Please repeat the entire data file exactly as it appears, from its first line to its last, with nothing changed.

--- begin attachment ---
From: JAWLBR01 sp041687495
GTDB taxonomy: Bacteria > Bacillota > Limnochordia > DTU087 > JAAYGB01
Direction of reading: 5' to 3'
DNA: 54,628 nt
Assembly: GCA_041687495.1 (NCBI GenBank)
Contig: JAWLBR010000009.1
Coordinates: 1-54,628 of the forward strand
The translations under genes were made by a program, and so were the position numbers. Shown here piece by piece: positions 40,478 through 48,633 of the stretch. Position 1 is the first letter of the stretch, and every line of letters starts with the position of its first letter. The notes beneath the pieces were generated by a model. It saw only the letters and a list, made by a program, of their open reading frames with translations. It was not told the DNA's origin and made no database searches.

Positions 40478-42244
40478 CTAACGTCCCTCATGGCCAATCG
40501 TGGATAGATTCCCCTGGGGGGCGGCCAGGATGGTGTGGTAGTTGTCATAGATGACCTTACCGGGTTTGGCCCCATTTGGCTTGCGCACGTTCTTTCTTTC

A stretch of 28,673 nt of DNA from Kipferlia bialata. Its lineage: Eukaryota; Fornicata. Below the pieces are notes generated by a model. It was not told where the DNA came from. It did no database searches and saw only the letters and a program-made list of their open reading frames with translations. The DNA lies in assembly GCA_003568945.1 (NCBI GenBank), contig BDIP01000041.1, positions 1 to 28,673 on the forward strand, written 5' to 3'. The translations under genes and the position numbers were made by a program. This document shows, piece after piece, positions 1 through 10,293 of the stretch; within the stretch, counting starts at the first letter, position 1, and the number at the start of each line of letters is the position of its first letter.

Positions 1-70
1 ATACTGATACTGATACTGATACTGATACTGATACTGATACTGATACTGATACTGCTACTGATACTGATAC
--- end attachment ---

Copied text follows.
From: JAWLBR01 sp041687495
GTDB taxonomy: Bacteria > Bacillota > Limnochordia > DTU087 > JAAYGB01
Direction of reading: 5' to 3'
DNA: 54,628 nt
Assembly: GCA_041687495.1 (NCBI GenBank)
Contig: JAWLBR010000009.1
Coordinates: 1-54,628 of the forward strand
The translations under genes were made by a program, and so were the position numbers. Shown here piece by piece: positions 40,478 through 48,633 of the stretch. Position 1 is the first letter of the stretch, and every line of letters starts with the position of its first letter. The notes beneath the pieces were generated by a model. It saw only the letters and a list, made by a program, of their open reading frames with translations. It was not told the DNA's origin and made no database searches.

Positions 40478-42244
40478 CTAACGTCCCTCATGGCCAATCG
40501 TGGATAGATTCCCCTGGGGGGCGGCCAGGATGGTGTGGTAGTTGTCATAGATGACCTTACCGGGTTTGGCCCCATTTGGCTTGCGCACGTTCTTTCTTTC

A stretch of 28,673 nt of DNA from Kipferlia bialata. Its lineage: Eukaryota; Fornicata. Below the pieces are notes generated by a model. It was not told where the DNA came from. It did no database searches and saw only the letters and a program-made list of their open reading frames with translations. The DNA lies in assembly GCA_003568945.1 (NCBI GenBank), contig BDIP01000041.1, positions 1 to 28,673 on the forward strand, written 5' to 3'. The translations under genes and the position numbers were made by a program. This document shows, piece after piece, positions 1 through 10,293 of the stretch; within the stretch, counting starts at the first letter, position 1, and the number at the start of each line of letters is the position of its first letter.

Positions 1-70
1 ATACTGATACTGATACTGATACTGATACTGATACTGATACTGATACTGATACTGCTACTGATACTGATAC